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Story on 4G: Interview with T-Mobile USA

By Neal Gompa on Wednesday, January 12th, 2011
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The first in a series of articles about 4G is here! We chatted with T-Mobile USA about their current 4G situation and their future plans for 4G here in the United States. The interview information is after the break.

We received our answers for our interview from Yasmin Karimli, Head of Radio Network Evolution and Strategy at T-Mobile USA. on January 11, 2011.

Q: Why did T-Mobile USA choose HSPA+ as their “4G” technology instead of beginning deployments for LTE? The parent of T-Mobile, Deutsche Telekom AG, has done tests of LTE in Germany. T-Mobile Deutschland has already begun deploying LTE equipment commercially.

Yasmin Karimli: Here in the U.S., T-Mobile saw an opportunity to develop HSPA+ to a next generation of speed and performance. The move to HSPA+ enables T-Mobile to make more efficient use of our existing spectrum and network assets and reduce our overhead costs making us able to price our 4G services at a point that is competitive yet profitable. True to T-Mobile’s history – HSPA+ 42 will be available at no additional cost to consumers. Unlike our competitors, we won’t be charging a 4G toll. Additionally, HSPA+ is fully backward compatible and our existing devices can benefit from the upgrades we’ve made to our network.

Q: Did T-Mobile’s spectrum assets factor into this? As far as I’m aware, T-Mobile USA has a license for GSM 1900 and UMTS 1700/2100 (AWS-1). Does T-Mobile own any more spectrum other than that?

Karimli: T-Mobile is growing into our AWS spectrum in the U.S. and have the headroom for growth. We’re comfortable with our current spectrum position and HSPA+ allows us to make very efficient use of it. That said, from an industry perspective, it’s encouraging to see the FCC broadband team recommending auctioning the D Block for commercial mobile broadband use. Spectrum is a vital resource that will allow mobile broadband to flourish and produce new technologies, services and products that benefit consumers. It’s a resource we’re committed to using wisely.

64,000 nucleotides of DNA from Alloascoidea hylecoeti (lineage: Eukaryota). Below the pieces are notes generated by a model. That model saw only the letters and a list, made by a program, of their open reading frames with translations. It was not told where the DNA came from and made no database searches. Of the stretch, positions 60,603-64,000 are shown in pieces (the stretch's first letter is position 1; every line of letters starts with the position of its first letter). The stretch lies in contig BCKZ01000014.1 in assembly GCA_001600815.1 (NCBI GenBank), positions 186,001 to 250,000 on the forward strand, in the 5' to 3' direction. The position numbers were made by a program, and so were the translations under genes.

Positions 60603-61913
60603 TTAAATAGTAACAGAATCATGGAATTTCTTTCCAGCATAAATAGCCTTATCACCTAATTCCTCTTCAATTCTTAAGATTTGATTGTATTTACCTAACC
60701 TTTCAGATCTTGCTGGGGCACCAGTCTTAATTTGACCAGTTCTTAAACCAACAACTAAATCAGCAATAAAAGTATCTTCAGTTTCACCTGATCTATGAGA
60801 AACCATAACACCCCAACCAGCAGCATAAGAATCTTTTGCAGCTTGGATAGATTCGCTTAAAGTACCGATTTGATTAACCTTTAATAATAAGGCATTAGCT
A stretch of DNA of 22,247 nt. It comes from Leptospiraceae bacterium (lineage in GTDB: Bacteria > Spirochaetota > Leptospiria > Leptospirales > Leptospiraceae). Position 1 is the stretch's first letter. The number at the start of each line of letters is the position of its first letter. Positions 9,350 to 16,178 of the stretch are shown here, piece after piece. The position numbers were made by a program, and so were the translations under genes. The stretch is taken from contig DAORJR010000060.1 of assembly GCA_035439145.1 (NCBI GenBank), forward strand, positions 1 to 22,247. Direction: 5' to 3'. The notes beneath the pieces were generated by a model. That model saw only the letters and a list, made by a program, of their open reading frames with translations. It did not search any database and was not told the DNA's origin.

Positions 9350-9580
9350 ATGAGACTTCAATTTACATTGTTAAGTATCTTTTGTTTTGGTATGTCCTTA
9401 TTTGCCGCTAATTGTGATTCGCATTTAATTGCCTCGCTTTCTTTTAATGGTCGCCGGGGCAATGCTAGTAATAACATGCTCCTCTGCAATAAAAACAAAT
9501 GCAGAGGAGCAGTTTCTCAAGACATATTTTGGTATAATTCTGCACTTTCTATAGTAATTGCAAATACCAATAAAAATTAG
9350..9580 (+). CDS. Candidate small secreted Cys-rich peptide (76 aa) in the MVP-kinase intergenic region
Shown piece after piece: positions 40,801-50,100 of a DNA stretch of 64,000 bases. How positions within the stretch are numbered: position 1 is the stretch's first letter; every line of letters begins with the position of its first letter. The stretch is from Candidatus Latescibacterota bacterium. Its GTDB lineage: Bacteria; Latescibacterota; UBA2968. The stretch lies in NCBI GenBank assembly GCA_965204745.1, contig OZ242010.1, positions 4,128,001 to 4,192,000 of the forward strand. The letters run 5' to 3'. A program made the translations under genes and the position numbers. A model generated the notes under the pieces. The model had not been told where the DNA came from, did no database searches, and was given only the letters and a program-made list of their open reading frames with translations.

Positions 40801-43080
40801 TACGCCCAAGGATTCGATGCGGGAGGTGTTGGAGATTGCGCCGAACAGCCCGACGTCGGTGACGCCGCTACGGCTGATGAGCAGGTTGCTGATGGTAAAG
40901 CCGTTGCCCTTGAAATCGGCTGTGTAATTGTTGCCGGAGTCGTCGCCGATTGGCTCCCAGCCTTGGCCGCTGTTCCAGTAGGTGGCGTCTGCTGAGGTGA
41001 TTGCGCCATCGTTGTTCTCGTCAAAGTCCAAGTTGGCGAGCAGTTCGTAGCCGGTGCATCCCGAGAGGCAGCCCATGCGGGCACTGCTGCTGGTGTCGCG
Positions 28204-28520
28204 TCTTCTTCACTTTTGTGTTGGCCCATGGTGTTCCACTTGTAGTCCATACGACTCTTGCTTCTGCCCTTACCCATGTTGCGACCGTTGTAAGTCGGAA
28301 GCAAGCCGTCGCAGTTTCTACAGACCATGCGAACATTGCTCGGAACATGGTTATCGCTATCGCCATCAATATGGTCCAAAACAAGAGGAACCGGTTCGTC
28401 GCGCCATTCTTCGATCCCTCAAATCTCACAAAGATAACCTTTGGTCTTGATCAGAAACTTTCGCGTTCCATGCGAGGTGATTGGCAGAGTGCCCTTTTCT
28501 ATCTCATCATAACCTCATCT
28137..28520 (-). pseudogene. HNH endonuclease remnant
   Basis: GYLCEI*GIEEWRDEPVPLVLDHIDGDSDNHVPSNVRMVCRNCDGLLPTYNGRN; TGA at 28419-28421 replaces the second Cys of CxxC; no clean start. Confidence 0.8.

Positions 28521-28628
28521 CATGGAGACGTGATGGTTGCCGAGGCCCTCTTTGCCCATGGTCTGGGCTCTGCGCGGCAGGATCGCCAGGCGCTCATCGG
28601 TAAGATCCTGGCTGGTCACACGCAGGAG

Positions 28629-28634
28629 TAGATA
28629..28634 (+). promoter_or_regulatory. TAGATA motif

Q: This article from FierceWireless seems to indicate that T-Mobile is attempting to acquire AWS-3 and the 700MHz D block spectrum. Can you comment on this?

Karimli: Like all carriers, we’re always interested in the availability of spectrum. Consumers are increasingly demanding bandwidth-intensive services and applications. Availability of spectrum is an important issue for the future of mobile broadband for the wireless industry. We have nothing to announce at this time.

Q: T-Mobile USA and Nokia-Siemens [ announced] Long Term HSPA+ Evolution last month and quite a few of us were surprised by it. Since then, has anyone else stepped up to the plate and committed to LTHE?

Karimli: The benefit of standardizing Long Term HSPA+ Evolution is that strong technology standards help to drive a healthy ecosystem of network options and device solutions. Further, these enhancements let the wireless ecosystem use spectrum more efficiently. For example, in network environments where spectrum allocations are low but traffic is extremely high, standardization can benefit all operators for spectrum efficiency. The announcement in December was focused on our plans with Nokia-Siemens so you’d have to ask others if they’re committing to this standard.

Q: In the USA, pretty much every carrier except Sprint and T-Mobile is moving to LTE. Is there a possibility of dual mode LTE and LTHE phones, to better facilitate roaming in the USA and other countries?

Karimli: Our HSPA+ 4G network presents a significant opportunity for us. We upgraded the vast majority of our 3G footprint in 2010 to 4G with high capability fiber backhaul and we have coupled that effort with a series of devices that run on our 4G network – including the myTouch 4G, T-Mobile G2 and broadband products such as webConnect Rocket 2.0 Laptop Stick. Today there are more than 100 operators worldwide committed to HSPA+ — as of last week, there are 103 operators in 54 countries worldwide that have rolled out HSPA+ networks (source: 4G Americas). The great news about HSPA+ is that it has a strong evolution path and a very rich and strong ecosystem of 4G-enabled devices growing globally.

Q: Is LTE still in the cards for T-Mobile’s own native network in the near future? Why or why not?